"Don't claim you're sincere, just be it."
I remember learning how to write letters to people when I was younger. We started every letter with, "Dear [name]", and ended with, "Sincerely, [name]." I'm not sure I even knew back in the third grade what it meant to be sincere. I knew what it meant to be a rambunctious kid who preferred to goof off in class instead of learn. Sincerity, however, was not a quality I expressed much since I was more concerned about being a kid than I was about treating others with honesty and respect. To say I was rough around the edges would be an understatement.
I slowly learned the importance of being sincere throughout my adolescence and into adulthood. Even though I knew how to be sincere as a teenager and young adult, I reserved my respect and honesty for those who I felt deserved it. Otherwise, I was good at being a sincere asshole when I disagreed with others or they rubbed me the wrong way. Part of me took pride in the fact that I felt I was being authentic with people and not sugarcoating my feelings. People knew where I stood, but looking back I realize how rude I was being through my actions, tone and words.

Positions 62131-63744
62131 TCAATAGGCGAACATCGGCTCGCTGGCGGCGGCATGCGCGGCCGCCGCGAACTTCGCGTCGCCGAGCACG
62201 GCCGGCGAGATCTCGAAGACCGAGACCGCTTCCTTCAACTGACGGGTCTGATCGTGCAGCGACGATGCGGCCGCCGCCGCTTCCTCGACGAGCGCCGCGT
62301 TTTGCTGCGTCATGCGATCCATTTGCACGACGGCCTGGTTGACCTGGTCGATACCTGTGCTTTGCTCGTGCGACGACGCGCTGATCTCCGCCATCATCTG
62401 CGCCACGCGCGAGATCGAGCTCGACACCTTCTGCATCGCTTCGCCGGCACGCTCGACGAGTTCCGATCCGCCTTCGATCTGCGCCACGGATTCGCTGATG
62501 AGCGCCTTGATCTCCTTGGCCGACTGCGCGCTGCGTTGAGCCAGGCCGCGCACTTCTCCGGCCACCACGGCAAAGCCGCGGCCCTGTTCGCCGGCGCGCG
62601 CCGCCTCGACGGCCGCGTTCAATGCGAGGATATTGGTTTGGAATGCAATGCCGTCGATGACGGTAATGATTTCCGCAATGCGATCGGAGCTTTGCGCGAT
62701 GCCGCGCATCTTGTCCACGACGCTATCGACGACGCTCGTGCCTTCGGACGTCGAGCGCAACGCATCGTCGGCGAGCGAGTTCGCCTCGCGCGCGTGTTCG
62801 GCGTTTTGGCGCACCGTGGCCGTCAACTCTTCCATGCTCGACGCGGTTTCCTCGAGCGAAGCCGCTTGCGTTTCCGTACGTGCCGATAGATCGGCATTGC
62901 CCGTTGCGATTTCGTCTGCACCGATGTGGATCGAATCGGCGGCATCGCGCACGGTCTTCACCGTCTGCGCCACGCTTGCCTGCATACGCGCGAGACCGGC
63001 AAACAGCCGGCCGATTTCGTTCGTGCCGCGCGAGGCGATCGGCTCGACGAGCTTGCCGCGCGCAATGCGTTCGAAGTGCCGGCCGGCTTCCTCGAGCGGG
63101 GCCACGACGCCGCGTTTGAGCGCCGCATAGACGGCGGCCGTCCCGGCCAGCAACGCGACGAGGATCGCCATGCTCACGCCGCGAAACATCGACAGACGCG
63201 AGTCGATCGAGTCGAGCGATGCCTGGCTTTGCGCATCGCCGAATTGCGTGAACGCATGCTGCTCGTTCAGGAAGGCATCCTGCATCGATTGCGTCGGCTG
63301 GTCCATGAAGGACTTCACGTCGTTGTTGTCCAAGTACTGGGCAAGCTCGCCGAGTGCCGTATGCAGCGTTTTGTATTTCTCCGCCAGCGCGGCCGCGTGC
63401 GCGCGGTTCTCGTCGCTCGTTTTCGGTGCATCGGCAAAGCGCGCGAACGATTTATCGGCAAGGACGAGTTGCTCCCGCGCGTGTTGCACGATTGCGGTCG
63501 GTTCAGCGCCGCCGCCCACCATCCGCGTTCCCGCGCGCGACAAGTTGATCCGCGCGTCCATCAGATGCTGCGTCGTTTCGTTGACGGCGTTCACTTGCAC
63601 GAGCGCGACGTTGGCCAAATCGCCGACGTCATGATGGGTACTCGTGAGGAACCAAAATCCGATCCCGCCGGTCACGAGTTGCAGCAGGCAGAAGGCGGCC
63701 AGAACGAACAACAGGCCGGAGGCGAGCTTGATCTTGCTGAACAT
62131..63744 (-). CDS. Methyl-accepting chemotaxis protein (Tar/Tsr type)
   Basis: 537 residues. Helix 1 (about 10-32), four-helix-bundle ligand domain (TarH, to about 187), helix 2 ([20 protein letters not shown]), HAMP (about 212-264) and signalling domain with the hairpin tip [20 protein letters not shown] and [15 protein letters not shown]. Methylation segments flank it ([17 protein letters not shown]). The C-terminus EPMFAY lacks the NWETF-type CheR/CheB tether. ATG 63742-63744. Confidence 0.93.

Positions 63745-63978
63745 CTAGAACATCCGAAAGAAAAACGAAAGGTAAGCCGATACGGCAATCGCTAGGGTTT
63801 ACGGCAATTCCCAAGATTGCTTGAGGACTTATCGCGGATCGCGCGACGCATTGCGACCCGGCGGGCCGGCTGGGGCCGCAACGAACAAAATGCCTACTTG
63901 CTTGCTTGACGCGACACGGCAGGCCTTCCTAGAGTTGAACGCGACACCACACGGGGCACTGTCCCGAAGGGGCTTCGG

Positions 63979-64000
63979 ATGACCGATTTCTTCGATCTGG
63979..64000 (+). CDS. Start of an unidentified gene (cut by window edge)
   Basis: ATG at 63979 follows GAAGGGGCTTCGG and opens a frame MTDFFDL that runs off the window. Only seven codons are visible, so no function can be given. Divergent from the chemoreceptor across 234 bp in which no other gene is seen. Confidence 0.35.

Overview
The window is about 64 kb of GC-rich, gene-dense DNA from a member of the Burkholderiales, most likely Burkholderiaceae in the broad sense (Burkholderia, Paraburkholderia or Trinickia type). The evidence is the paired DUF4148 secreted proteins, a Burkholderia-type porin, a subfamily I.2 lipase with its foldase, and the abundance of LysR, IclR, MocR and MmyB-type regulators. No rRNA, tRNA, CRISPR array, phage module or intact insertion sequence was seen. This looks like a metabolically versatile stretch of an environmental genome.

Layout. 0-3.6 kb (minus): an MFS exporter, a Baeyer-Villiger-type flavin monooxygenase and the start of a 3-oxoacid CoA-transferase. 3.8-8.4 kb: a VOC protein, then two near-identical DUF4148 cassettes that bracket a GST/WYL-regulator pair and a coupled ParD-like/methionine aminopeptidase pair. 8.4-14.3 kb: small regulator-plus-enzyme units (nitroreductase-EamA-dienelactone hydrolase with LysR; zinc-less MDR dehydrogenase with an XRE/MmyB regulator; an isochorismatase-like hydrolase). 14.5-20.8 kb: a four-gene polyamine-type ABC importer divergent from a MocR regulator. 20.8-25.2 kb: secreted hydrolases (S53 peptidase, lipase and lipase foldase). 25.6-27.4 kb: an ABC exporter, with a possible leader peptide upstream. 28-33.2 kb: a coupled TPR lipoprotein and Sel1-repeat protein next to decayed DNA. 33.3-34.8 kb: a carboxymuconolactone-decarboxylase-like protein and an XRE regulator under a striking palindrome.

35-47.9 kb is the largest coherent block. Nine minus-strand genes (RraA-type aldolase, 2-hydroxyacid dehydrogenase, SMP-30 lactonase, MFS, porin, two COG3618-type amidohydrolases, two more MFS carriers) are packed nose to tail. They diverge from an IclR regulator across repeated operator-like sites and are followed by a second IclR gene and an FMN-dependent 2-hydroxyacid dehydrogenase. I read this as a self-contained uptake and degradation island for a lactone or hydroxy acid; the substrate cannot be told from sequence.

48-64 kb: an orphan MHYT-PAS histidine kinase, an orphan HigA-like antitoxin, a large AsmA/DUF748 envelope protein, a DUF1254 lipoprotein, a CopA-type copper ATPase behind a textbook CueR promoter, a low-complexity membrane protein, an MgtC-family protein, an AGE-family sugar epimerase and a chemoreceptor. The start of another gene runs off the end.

I now see how mistreating others and not holding back did not win me much favor with those I interacted with. Maybe they knew how I felt, but I was this authentic jerk who left feelings out of the equation. I realized I was being sincerely rude. Once I started approaching people from a place of Love in my late 20's, I chose to stop being so harsh with my words. I chose to live by The Golden Rule. I found a way to be truthful and authentic toward others, but I was able to do it with tact and show more respect. I learned how I could still tell people how I feel without feeling the need to insult or belittle them. I can still be genuine and not feel the need to be fake.
I found there is a grey area between being rude and sincere. People are going to feel how they are going to feel. All I can do is monitor my words to make sure I'm always coming from a place of Love. Sometimes people may not be pleased with what we tell them, but it is up to them whether or not they feel slighted or offended. If we can be more tactful about it, without the need to sugarcoat or bend the truth to spare someone's feelings, we offer our sincerity. This way we can be more true to ourselves and others.